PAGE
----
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09 January 2018

Media release

Exercise may reverse heart damage in middle-aged people

Australian researchers say a new study has shown middle-aged people with sedentary lifestyles may reduce or reverse the risk of heart failure associated with years of sitting by participating in two years of regular aerobic exercise.

First author and Baker Heart and Diabetes Institute researcher Dr Erin Howden said participants who stuck to the aerobic exercise regimen had significant improvements in how their body utilised oxygen and had decreased cardiac stiffness after two years, both markers of a healthier heart.

Dr Howden, part of the Baker Institute’s Sports Cardiology and Metabolic and Vascular Physiology laboratories said the result was a reversal of decades of a sedentary lifestyle on the heart for most of the American based study participants.

“Low fitness in middle age, in people right around the world, is a strong predictor of future risk of heart failure and is associated with increased cardiac stiffness, a potential precursor to heart failure. However, waiting until heart failure develops or older age cements the effects of a sedentary lifestyle and by then it may be  too late to reverse any damage,” she said.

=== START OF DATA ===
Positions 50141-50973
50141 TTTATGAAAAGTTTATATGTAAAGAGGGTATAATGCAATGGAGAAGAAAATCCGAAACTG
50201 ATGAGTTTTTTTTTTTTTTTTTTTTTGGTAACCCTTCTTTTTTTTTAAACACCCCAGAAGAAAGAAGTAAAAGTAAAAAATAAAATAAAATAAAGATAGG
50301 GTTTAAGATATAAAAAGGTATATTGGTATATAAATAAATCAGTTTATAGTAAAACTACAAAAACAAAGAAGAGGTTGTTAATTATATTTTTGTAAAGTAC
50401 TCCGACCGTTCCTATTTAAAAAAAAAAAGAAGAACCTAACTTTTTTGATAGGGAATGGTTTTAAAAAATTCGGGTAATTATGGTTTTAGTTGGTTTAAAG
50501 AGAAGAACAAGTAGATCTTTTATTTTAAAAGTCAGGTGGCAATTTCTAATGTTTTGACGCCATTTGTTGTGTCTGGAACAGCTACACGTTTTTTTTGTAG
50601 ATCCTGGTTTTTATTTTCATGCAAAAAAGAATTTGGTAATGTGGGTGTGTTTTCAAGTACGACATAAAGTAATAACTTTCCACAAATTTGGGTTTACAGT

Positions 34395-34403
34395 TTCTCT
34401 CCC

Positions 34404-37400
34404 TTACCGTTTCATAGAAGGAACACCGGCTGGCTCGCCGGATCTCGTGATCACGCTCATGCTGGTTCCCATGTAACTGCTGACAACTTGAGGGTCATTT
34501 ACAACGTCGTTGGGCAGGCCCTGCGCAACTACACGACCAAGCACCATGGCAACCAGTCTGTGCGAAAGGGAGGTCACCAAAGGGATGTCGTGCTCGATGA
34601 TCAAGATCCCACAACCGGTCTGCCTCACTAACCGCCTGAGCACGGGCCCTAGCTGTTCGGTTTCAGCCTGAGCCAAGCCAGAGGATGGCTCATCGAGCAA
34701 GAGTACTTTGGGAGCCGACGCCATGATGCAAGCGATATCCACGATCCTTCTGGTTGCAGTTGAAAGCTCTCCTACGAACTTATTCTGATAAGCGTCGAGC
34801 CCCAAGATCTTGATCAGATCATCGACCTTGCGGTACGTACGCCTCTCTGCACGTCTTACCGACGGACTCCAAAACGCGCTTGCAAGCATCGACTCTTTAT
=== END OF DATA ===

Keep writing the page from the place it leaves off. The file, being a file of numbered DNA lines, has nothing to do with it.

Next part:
“This study demonstrates that prolonged (2 years) exercise training, initiated in middle age, can forestall the deleterious effects of sedentary aging by reducing cardiac stiffness and increasing fitness.”

Key results:

  • Overall, the committed exercise intervention made people fitter, increasing VO2max 18 per cent. There was no improvement in oxygen uptake in the control group. VO2max is the maximum amount of oxygen used during exercise.
  • The committed exercise program also notably decreased cardiac stiffness. There was no change in cardiac stiffness among the controls.

The study analysed the hearts of 53 middle-aged adults who were healthy but sedentary at the start of the study — meaning they tended to sit most of the time. Study participants received either two years of training, including high- and moderate-intensity aerobic exercise four or more days a week (exercise group), or they were assigned to a control group, which engaged in yoga, balance training and weight training three times a week for two years.

“Sedentary behaviours — such as sitting for long periods of time — increase the likelihood of the heart muscle shrinking and stiffening in late-middle age and increases the risk of developing heart failure,” said Dr Howden.

“We’ve also found that the ‘sweet spot’ in life to get off the couch and start regular exercise is in late-middle age, when the heart still has plasticity and this applies to people right around the world including Australia.”

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For further information or to organise interviews please contact:

Suzana Talevski
T: 03 8532 1240
M: 0439 977 203
E: suzana.talevski@baker.edu.au

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